•  #### Practical Machine Learning with R #### Overview of this book

With huge amounts of data being generated every moment, businesses need applications that apply complex mathematical calculations to data repeatedly and at speed. With machine learning techniques and R, you can easily develop these kinds of applications in an efficient way. Practical Machine Learning with R begins by helping you grasp the basics of machine learning methods, while also highlighting how and why they work. You will understand how to get these algorithms to work in practice, rather than focusing on mathematical derivations. As you progress from one chapter to another, you will gain hands-on experience of building a machine learning solution in R. Next, using R packages such as rpart, random forest, and multiple imputation by chained equations (MICE), you will learn to implement algorithms including neural net classifier, decision trees, and linear and non-linear regression. As you progress through the book, you’ll delve into various machine learning techniques for both supervised and unsupervised learning approaches. In addition to this, you’ll gain insights into partitioning the datasets and mechanisms to evaluate the results from each model and be able to compare them. By the end of this book, you will have gained expertise in solving your business problems, starting by forming a good problem statement, selecting the most appropriate model to solve your problem, and then ensuring that you do not overtrain it.  Free Chapter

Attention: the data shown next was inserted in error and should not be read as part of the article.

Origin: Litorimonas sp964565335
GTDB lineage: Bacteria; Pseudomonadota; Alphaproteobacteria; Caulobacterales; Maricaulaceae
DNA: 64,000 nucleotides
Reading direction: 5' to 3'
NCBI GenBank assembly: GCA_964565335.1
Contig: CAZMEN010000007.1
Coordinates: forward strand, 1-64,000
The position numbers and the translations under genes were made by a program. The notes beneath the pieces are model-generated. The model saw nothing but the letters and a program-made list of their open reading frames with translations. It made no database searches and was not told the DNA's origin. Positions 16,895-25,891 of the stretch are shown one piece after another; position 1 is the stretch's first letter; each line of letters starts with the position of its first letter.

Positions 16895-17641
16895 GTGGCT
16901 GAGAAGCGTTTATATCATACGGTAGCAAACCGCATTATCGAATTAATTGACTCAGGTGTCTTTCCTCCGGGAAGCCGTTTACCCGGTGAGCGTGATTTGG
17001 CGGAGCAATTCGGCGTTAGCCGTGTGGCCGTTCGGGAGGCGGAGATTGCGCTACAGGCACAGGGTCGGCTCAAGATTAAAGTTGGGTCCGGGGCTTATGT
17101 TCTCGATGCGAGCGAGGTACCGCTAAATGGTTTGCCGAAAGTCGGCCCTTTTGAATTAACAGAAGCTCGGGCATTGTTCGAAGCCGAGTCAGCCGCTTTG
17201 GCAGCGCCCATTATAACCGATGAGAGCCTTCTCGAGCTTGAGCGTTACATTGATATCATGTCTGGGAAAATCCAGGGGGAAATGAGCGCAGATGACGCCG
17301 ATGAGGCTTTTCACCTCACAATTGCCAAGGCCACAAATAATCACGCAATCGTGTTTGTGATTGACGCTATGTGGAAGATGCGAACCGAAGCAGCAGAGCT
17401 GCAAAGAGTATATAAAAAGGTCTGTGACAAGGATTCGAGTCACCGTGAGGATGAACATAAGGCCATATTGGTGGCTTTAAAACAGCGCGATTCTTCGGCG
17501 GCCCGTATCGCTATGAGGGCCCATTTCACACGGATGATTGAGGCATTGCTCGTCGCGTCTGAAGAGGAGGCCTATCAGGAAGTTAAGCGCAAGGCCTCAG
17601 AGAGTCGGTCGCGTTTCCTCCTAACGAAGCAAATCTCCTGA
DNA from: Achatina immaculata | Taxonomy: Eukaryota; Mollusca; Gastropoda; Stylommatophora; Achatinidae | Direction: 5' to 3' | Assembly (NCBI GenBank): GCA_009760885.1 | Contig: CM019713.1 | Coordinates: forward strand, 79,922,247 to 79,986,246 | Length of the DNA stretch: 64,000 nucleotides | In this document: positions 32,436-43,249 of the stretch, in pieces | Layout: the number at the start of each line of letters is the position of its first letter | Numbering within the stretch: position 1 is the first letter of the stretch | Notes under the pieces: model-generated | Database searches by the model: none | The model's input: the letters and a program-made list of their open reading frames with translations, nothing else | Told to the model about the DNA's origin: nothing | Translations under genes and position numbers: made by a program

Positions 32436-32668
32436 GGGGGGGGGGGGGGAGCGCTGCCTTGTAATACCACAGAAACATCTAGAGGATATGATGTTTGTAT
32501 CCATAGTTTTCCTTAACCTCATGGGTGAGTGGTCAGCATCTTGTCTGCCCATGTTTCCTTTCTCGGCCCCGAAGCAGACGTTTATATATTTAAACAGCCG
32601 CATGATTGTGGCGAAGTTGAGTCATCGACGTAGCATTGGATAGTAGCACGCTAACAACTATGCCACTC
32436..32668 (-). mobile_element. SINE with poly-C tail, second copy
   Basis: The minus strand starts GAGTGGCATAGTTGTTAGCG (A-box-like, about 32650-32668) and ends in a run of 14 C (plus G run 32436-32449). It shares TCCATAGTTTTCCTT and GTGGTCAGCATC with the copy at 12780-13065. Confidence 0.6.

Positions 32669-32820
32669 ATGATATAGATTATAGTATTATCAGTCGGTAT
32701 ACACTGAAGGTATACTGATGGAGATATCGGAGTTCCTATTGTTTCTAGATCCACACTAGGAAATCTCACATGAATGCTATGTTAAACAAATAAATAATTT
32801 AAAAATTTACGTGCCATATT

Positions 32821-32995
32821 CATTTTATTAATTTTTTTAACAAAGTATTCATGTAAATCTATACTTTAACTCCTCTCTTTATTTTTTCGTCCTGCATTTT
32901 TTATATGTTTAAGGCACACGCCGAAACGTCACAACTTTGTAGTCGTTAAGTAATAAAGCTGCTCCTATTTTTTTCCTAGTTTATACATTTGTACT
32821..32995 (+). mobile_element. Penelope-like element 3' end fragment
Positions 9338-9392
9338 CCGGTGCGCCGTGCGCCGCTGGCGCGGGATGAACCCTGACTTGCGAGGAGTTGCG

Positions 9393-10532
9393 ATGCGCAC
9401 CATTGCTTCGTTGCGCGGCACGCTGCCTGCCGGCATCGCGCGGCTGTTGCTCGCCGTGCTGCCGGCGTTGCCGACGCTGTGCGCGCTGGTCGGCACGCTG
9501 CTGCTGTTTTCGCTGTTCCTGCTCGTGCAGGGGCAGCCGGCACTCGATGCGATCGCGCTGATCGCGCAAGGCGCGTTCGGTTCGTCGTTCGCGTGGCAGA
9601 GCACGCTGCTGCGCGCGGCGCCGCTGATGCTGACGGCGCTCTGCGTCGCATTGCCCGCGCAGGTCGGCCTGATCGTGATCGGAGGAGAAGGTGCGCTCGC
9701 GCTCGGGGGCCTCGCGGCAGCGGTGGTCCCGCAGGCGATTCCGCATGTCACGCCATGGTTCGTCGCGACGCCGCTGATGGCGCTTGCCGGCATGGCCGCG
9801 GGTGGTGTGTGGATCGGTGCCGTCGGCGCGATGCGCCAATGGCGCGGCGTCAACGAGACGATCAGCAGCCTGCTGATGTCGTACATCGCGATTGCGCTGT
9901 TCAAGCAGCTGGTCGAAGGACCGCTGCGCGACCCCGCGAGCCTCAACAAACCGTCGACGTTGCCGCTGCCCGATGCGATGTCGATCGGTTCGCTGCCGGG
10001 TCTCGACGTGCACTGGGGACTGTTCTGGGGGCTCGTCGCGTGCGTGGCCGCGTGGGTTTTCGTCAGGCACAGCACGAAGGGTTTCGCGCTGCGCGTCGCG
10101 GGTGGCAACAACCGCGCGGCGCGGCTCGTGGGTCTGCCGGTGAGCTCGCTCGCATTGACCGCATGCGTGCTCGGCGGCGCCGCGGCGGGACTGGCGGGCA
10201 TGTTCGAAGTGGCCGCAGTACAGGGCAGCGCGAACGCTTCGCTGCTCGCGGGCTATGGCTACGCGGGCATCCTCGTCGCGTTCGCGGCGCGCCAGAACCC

An Introduction to Machine Learning Data Cleaning and Pre-processing Feature Engineering Introduction to neuralnet and Evaluation Methods Linear and Logistic Regression Models Unsupervised Learning Appendix ## Model Selection

Now that we know how to train a classifier, we will revise how to evaluate and choose between models. First, we will cover four common metrics: Accuracy, Precision, Recall, and F1, and then we will discuss cross-validation as a good tool for model comparison.

### Evaluation Metrics

We use a confusion matrix to split the predictions into True Positives, False Positives, True Negatives, and False Negatives. In our case, True Positives are the applicants that were correctly identified as being "Good," False Positives are the applicants that were incorrectly identified as being "Good," True Negatives are the applicants that were correctly identified as "Bad," while False Negatives are the applicants that were incorrectly identified as "Bad."

###### Figure 4.4: Confusion matrix

In Figure 4.4, the rows are the true classes, while the columns are the predicted classes. If the true class is Positive and the model predicts Positive, that prediction...